Decade-High $100 Billion Of Corporate Loans Refinanced In January As Companies Prepare For Higher Rates
Anyone who slipped into a coma 10 years ago and suddenly woke up today, may come to the erroneous conclusion that not much had happened in U.S. debt and equity markets over the past decade. Like in 2007, equity markets seem to surge to all new highs with each passing day, corporate credit spreads have tightened to 10-year lows and leveraged loan refinancings are soaring as all the “money on the sidelines” just can’t seem to find a home fast enough.
As the Wall Street Journal noted today, the fear of rising interest rates, which have so far largely been offset by tightening spreads for corporate levered loan borrowers, has sparked a massive wave of corporate loan refinancings, including $100 billion worth of volume in January 2017 alone. Moreover, per data from LevFin Insights, $222 billion, or nearly 25% of the entire leveraged loan market, has been refinanced since October.
Rising interest-rate expectations are fueling the biggest corporate-refinancing boom in years.
U.S. companies refinanced $100 billion of loans in January, the largest monthly total in at least a decade, according to data from S&P Global Inc. More than 110 low-rated companies, including software giant Dell Technologies Inc. and car-repair chain Service King Collision Repair Centers Inc., have refinanced loans since October, according to data from LevFin Insights LLC.
Borrowers in recent months have saved more than $1 billion in annual interest costs by renegotiating terms with their lenders, according to a Wall Street Journal analysis of the data.
Total repricings since the start of October amount to $222 billion, representing 24% of all outstanding leveraged loans, according to LevFin Insights. Firms negotiated an average interest reduction of 0.59 percentage point.
Of course, rising interest rates, which are feared to continue pushing higher, are sparking this latest refinancing bubble…
…as corporate borrowers have sought to offset increases in LIBOR rates with tighter spreads.
Of course, none of this madness would be possible without all that “money on the sidelines” just waiting for the next new issue from Goldman that will grant them a 5% allocation at a spread 75 bps lower than the initial pricing talk.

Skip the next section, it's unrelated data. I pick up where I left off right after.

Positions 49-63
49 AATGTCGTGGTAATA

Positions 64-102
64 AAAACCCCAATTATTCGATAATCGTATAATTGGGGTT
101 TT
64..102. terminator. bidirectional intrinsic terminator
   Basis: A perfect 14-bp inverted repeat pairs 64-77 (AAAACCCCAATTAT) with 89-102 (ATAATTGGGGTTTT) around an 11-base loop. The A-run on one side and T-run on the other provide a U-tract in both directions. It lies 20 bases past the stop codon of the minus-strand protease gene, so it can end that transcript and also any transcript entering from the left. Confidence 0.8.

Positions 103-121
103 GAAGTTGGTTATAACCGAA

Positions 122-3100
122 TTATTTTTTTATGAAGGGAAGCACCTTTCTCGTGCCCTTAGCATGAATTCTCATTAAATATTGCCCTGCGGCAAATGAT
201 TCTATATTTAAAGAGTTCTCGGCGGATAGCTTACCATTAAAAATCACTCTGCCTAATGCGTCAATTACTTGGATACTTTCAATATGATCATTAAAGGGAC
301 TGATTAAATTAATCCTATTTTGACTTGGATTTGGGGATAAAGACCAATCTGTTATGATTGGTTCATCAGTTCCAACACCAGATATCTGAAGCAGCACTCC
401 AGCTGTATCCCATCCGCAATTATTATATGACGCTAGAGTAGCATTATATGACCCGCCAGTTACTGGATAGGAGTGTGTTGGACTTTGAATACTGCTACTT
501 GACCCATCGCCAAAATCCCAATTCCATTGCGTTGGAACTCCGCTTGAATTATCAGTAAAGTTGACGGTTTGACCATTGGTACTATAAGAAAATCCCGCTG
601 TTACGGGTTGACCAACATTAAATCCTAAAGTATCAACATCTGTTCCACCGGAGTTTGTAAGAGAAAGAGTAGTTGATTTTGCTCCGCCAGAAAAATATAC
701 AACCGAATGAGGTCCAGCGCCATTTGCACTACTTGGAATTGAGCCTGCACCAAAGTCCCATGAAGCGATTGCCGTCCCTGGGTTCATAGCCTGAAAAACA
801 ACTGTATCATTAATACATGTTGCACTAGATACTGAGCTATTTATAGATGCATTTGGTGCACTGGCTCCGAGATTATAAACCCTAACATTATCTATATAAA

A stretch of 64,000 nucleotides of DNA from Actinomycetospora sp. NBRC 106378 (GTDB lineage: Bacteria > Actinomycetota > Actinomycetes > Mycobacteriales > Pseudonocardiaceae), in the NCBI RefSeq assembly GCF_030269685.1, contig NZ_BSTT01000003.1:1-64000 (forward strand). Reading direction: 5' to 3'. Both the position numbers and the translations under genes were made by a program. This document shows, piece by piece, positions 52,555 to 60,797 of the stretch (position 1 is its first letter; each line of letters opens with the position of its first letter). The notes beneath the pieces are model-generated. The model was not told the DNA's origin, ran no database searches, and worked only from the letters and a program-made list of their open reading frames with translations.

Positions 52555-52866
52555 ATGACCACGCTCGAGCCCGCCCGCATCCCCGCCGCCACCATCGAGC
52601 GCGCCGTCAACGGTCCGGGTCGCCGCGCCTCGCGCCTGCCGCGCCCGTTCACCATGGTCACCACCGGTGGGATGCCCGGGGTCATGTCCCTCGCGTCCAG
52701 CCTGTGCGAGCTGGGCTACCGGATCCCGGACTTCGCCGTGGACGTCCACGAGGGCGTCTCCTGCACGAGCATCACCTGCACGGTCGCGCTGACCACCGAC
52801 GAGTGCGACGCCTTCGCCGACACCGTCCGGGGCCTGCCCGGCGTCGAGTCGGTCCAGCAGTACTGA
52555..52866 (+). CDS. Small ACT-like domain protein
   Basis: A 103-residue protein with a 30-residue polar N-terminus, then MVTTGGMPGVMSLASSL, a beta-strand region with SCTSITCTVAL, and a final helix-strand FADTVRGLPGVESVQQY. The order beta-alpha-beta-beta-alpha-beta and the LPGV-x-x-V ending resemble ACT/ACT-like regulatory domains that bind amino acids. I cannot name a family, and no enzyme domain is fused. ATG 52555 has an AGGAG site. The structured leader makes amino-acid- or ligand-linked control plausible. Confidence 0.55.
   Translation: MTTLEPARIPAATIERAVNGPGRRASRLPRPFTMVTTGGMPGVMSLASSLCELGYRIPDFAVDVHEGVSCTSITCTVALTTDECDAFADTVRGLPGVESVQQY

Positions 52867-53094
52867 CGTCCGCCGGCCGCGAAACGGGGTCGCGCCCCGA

The wave is being propelled by outsize investor demand for bank loans, floating-rate debt investments that are prized because they tend to perform well in rising-rate environments. The red-hot loan market has enabled many corporations to demand that lenders cut rates or face losing the business to a rival, a sign of how easy financing is enabling large firms to get advantageous terms in debt markets.
Persuading lenders to cut the rate on Service King’s $609 million loan by 0.75 percentage point took just a few days. The new loan will save the company about $4.5 million in annual interest expense that can be used for acquisitions instead, said Chief Financial Officer Michelle Frymire.
“There’s a lot of pent-up investor demand,” Ms. Frymire said. The Richardson, Texas, company has 309 auto repair shops in 23 states and is owned by private-equity firm Blackstone Group LP.
But, at the end of the day, if you’re a pension or mutual fund manager you just have to keep buying because, you know, “animal spirits”…just ask Craig Russ of Eaton Vance.
Investors have poured $17 billion into loan mutual funds since Sept. 1, with $7.6 billion coming in December alone, according to data from Lipper Inc. It is the biggest such inflow since 2013, during the “Taper Tantrum” when the Fed’s plan to reduce stimulus fueled a surge into loan funds.
With few new loans to buy, fund managers who received new money from investors are scrambling to buy existing loans, pushing prices higher and spreads down. Companies and their investment bankers saw the opportunity to refinance and pounced.
“Animal spirits seem to have taken over investor appetite and the markets,” said Craig Russ, co-manager of Eaton Vance Corp.’s $7.5 billion leveraged-loan mutual fund.
While large banks still underwrite large corporate loans, they often sell the bulk of the debt to a mix of mutual funds, pensions, insurers, hedge funds and other institutional investors.